Our concerned study reviewed the aided response in the same simultaneous patients was better than the same sequential group with the least response in different sequential patients. These results agreed with what Chadha et al. in 2011 reviewed that children with simultaneously implanted BiCI demonstrated an advantage over children with the sequential implant by using spatial cues to improve speech detection in noise .
In our concerned study, speech perception in the post-lingual group tested with HCST was better after bilateral fitting with significant improvement of HCST scores after the second implant than the first and best implants alone. The results agreed with Reiss et al. 2018 who reported a better speech perception in bilateral cochlear implants. They stated that bilateral cochlear implant improves binaural hearing, reduces head shadow effect, and improves speech perception. In addition, the performance of Early Speech Perception test (ESP) in peri-lingual patients over time. The best scores were in bilateral cochlear implant fitting followed by unilateral best implant; the least scores were in the unilateral second implant. Also, there was a gradual improvement of scores from 3 to 6 months and 6 to 12 months after the second implant fitting .
Our ESP scores for simultaneous cochlear implant were better than sequential implants (bilateral, unilateral best, and unilateral second implant). The results agreed with what Chadha et al. (2011) concluded that children with simultaneously implanted BiCI demonstrated an advantage over children with a sequential implant with a large gap by using spatial cues to improve speech detection in noise. We have to take into consideration that some patients may be not considered suitable for bilateral implantation. That reasons included developmental delay, residual borderline hearing in the second ear, parental/patient refusal, abnormally poor speech development for age, and abnormal cochlear anatomy precluding implantation. Overall, these findings encourage the use of bilateral cochlear implants over unilateral. However, individual variability among patients .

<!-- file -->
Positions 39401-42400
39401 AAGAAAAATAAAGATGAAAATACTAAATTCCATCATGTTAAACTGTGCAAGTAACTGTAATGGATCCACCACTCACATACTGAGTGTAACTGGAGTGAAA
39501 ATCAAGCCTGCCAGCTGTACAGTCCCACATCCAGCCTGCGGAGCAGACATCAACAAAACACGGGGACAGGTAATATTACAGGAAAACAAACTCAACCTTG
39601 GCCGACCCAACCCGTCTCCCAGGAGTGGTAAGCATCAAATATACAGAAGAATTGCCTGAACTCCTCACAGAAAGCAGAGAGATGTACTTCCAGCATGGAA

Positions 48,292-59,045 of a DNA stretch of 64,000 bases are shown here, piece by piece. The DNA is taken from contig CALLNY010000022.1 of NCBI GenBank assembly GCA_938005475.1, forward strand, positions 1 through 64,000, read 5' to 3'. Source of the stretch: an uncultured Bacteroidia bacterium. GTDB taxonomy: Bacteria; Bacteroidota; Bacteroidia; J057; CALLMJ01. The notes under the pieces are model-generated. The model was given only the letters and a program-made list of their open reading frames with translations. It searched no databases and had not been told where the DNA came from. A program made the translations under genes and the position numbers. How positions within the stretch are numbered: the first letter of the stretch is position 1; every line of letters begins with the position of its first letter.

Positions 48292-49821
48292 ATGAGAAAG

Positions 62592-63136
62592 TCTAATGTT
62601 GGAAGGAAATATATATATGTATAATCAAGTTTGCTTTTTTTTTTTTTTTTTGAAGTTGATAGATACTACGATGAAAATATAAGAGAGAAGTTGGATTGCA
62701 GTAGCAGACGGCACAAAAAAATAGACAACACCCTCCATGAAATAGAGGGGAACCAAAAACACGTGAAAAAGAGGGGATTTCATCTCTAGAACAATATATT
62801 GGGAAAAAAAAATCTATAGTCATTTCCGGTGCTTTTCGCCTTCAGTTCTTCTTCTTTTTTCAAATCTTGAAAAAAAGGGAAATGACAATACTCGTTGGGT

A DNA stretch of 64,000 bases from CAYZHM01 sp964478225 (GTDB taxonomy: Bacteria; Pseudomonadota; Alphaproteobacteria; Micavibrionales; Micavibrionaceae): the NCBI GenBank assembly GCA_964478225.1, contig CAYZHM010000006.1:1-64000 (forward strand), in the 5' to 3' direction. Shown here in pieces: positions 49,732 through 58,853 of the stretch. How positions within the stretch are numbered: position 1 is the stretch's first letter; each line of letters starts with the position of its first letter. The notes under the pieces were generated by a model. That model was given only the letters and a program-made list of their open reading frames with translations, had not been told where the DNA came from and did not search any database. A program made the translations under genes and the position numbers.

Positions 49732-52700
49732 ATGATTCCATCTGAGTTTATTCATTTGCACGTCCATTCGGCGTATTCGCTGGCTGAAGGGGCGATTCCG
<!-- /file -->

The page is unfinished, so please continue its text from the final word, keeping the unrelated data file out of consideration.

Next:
Optimum bilateral was aided and speech performance was obtained with matching bilateral the same simultaneous and same sequential devices in both peri- and post-lingual patients. Least benefits were in different sequential devices in the postlingual patients.
As regards bilateral benefits, “BiCI patient’s speech performances were usually better than unilateral CI. Binaural loudness measures revealed that both of tone and speech signals were more easily detectable and discriminable in BiCI than unilateral CI conditions.
Accordingly, we are recommending bilateral and simultaneous cochlear implants rather than a unilateral or sequential cochlear implant. However, the wide variability in speech performance among patients could be attributed to different factors, including the areas of hardware and engineering, surgical precision, age of implantation, and pathology of the auditory system in deaf persons. In the future, this will drive our thinking of how we achieve binaural hearing as the targeted way in our work rather than bilateral hearing.